Counsel’s Tables? Seating Counsel and Litigants-in-Person in the Courtroom
Where should litigants-in-person (LiPs) sit in the courtroom? Do they have a right to sit at “counsel’s tables” or do they need leave? Why have certain practices developed in this regard and why do they matter? These questions emerged from court observations during research on LiPs in the New Zealand civil courts (Bridgette Toy-Cronin “Keeping Up Appearances: Accessing New Zealand’s Civil Courts as a Litigant in Person” (PhD Thesis, University of Otago, 2015)). This article reports the findings about practice in the High Court and Family Court and examines them in a procedural, historical and social context. It concludes that current practice needs reform to create greater consistency and avoid messages of exclusion that may undermine the legitimacy of the court.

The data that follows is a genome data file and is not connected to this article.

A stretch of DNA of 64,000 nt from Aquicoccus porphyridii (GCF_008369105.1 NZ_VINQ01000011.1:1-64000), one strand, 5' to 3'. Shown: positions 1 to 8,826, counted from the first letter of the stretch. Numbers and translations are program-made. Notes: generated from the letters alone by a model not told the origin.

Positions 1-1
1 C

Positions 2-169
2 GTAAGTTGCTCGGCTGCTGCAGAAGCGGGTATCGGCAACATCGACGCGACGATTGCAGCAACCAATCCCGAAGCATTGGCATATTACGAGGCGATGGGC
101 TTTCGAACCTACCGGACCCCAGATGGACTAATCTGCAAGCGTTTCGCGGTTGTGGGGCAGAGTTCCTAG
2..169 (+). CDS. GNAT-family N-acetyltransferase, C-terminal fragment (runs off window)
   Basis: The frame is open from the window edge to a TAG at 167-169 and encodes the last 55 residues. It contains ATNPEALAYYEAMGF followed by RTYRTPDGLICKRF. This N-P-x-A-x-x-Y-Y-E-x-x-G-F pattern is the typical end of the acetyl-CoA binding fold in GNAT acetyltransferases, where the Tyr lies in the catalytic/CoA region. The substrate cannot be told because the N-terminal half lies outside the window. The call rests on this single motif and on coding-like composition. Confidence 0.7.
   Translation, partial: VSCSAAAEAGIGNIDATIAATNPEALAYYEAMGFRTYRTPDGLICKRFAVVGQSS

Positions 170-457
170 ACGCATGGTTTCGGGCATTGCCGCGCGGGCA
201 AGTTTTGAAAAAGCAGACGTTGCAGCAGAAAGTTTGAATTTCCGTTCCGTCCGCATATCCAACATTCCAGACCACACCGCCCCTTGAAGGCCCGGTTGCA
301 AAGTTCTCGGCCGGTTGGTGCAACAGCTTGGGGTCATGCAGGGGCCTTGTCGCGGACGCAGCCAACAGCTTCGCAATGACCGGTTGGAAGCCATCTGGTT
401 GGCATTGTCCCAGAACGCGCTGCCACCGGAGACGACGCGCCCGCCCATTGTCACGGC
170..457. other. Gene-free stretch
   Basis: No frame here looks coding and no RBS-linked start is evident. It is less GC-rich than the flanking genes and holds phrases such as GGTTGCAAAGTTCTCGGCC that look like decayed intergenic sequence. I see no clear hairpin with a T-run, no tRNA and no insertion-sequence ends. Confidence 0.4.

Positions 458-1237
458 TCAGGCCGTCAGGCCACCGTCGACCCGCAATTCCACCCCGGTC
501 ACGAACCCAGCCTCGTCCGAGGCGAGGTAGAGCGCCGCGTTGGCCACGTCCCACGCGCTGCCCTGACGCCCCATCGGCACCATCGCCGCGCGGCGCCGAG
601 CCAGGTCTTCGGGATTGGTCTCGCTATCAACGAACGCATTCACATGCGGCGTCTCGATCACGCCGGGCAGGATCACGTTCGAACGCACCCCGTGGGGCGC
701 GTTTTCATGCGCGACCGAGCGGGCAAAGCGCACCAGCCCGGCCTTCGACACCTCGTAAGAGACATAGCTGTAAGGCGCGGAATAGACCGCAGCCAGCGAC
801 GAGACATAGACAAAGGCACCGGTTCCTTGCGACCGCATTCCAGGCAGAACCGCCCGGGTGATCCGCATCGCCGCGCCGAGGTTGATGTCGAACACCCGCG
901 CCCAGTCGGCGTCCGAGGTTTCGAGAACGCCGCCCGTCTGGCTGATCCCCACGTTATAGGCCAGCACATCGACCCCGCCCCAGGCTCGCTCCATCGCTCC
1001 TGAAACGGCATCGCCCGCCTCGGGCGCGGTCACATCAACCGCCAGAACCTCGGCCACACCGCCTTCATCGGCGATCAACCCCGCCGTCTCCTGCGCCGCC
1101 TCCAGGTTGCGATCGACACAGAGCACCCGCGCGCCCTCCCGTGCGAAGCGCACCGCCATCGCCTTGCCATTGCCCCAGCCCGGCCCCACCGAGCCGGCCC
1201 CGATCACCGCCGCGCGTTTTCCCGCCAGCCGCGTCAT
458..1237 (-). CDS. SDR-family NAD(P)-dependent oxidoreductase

Publisher: Lexis Nexis
Keywords: Courts and Adjudication; Civil law; New Zealand
Research Type: Journal Article